The Sunflower House     Sunflower in Garden


11.  Here we see collaborative emergent curriculum, as the children design a city together.

Lego Puppet Show Setting


12.  Here the problem to be solved was what to do with left0ver Meow Mix cups!

Meow Mix Containers (2)


13.  “Teachable Moments” really matter, as capturing the interest of the children in something they are invested in makes the learning opportunity so much stronger.  (Information goes into long term memory faster when it has an emotional connection to it.)  Here is an emergent problem-solving experience that ended up with a “teachable math moment,” as told by one of the teachers:  “We had a wonderful emergent social problem-solving activity today! When we were cleaning up the room, we found three puzzle pieces on the floor. The problem was to find the puzzle these pieces belonged to – out of numerous puzzles belonging to the center. The problem seemed very difficult. The colors on the pieces were pink, and there was a flower or two – but other than that, not much more to go on. The problem was solved using both child and teacher input (a little Vygotsky “scaffolding”…).

As the children studied the pieces, one child jumped up and said she remembered which puzzle the pieces went to! She ran over to the shelf and pointed to a 24 piece puzzle of Dora the Explorer. Everyone cheered, thinking the problem was solved! However, there were two copies of this puzzle. Two boxes with 24 pieces, if every piece was present.

I saw a “math” moment here, and asked the children to count the pieces in each puzzle. They did. Some children weren’t able yet to count to 24, but when they all counted together as a unit, those who knew the numbers carried the others along. It was really very exciting to see one puzzle come up to 24 pieces, and the other to only 21. We then investigated how many more pieces the 21-piece group needed to get to 24. A nice answer emerged! 3 pieces! The missing pieces!”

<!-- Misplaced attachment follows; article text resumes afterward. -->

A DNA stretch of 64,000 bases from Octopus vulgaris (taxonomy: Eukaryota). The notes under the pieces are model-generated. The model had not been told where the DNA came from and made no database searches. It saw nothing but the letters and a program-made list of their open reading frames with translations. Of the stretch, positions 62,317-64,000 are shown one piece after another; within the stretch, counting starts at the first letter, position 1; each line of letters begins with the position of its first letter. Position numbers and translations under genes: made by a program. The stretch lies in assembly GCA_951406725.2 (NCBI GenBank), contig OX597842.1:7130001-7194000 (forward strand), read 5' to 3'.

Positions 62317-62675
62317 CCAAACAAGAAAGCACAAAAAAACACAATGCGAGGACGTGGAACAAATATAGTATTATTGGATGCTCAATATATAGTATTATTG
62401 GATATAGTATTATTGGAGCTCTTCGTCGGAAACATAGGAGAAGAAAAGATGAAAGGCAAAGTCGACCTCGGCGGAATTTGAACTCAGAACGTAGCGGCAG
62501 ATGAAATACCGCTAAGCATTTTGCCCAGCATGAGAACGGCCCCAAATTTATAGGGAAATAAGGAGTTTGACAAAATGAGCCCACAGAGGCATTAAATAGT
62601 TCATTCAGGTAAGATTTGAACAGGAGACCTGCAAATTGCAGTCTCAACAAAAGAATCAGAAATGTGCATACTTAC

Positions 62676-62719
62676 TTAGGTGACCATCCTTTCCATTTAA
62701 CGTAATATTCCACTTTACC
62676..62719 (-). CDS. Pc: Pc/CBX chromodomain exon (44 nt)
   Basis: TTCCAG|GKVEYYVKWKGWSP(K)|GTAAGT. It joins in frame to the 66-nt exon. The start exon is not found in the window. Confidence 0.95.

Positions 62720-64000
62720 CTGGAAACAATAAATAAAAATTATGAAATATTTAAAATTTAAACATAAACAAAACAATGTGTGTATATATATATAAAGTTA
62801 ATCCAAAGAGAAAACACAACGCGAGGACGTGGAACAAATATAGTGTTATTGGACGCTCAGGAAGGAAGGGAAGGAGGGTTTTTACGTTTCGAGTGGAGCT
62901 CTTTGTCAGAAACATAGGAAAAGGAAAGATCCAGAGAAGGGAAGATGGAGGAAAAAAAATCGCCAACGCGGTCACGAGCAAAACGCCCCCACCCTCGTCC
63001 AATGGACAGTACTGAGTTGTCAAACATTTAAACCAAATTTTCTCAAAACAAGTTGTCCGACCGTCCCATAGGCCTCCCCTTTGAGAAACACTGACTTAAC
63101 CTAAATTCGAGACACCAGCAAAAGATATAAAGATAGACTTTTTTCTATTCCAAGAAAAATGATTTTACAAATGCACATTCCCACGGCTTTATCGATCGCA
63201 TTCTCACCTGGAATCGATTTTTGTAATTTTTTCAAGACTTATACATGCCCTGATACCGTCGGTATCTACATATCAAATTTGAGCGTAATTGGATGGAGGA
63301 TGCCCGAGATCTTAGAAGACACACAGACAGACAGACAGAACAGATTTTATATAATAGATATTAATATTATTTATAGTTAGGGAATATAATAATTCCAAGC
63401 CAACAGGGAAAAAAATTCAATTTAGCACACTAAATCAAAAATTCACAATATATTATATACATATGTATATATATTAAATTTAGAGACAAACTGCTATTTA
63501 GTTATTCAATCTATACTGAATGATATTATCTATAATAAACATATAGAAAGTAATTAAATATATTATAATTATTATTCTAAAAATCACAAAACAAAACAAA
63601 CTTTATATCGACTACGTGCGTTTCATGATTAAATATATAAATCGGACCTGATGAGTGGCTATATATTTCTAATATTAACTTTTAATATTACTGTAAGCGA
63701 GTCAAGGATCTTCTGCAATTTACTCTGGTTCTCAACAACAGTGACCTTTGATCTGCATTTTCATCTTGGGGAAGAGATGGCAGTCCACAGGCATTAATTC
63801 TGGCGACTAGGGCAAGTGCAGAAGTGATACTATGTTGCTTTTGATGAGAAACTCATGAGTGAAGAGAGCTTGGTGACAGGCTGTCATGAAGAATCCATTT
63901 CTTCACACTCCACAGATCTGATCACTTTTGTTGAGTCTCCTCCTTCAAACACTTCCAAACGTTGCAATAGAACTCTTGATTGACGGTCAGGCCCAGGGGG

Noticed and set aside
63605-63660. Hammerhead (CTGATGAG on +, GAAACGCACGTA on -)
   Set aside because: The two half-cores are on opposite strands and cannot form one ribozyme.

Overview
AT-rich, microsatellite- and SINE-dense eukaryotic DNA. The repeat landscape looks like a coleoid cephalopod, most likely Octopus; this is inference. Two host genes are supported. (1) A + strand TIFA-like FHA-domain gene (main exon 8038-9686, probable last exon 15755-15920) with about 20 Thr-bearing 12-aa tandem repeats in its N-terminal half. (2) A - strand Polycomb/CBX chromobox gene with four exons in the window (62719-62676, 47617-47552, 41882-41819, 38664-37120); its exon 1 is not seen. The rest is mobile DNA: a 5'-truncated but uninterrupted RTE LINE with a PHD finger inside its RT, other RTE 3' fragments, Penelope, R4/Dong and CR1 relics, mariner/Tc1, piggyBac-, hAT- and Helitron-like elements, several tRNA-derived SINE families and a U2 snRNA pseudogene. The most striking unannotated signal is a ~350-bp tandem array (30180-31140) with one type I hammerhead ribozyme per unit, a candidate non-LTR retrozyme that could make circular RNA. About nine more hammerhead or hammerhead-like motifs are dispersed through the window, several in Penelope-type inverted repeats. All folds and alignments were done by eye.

14.  This is a remarkable book. It’s about understanding that an idea may come to you, and how to give this idea voice and opportunity to change the world for the better. One’s idea may come up against opposition, misunderstanding, ridicule, or other barriers, but staying on a steady course with your idea pays off in the end. What a great concept this would be to engage our children with – giving their ideas “some space to grow, and to see what happens next.” Problem-solving is all about generating new and innovative ideas. When our children are engaged in problem-solving, they need to be confident in the ideas that come to them, and be courageous in putting these ideas out on the table!

This book says, “I liked being with my idea. It made me feel more alive, like I could do anything. It encouraged me to think big…and then, to think bigger.” “It shared its secrets with me. It showed me how to walk on my hands. Because it is good to have the ability to see things differently.” “Then, one day, something amazing happened. My idea changed right before my very eyes. It spread its wings, took flight, and burst into the sky.” “I don’t know how to describe it, but it went from being here to being everywhere. It wasn’t just a part of me anymore…it was now a part of everything.” “And then, I realized what you do with an idea…You change the world.”



15.  Attached is a NAEYC article titled: Preschoolers Grow Their Brains: Shifting Mindsets for Greater Resiliency and Better Problem Solving by Shelby Pawlina and Christie Stanford.

This article mentions doing a “Problem-Solving Routine” with children. This is exactly what we have been working on the past two weeks. When a situation occurs, the children know to “start the routine.” First: Define the problem. Second: Brainstorm solutions. Third: Choose a solution. Fourth: If that solution doesn’t work, choose another! (Today a boy skinned his knee on the playground. He was very upset, and refused a bandaid as he can’t stand to have any kind of tape or adhesive on his skin. We brainstormed solutions as to how to cover the wound. The situation was resolved with gauze wrapped around the knee, and tape applied only to the gauze!)

“When children have episodes of successful learning and of overcoming challenges, they gather evidence that they have the power to influence the outcome of a situation.”

“Children don’t have a lot of experience solving problems independently, so their toolbox isn’t particularly well stocked; with practice and support, their inventory grows.” We take this a step further, and solve problems socially as well as independently!

16.  The Itsy Bitsy Spider song!   Some problems can be solved by simple waiting for awhile!

The Itsy Bitsy Spider went up the water spout.

Down came the rain and washed the spider out!

Out came the sun and dried up all the rain

And the Itsy Bitsy Spider went up the spout again!

Itsy Bitsy Spider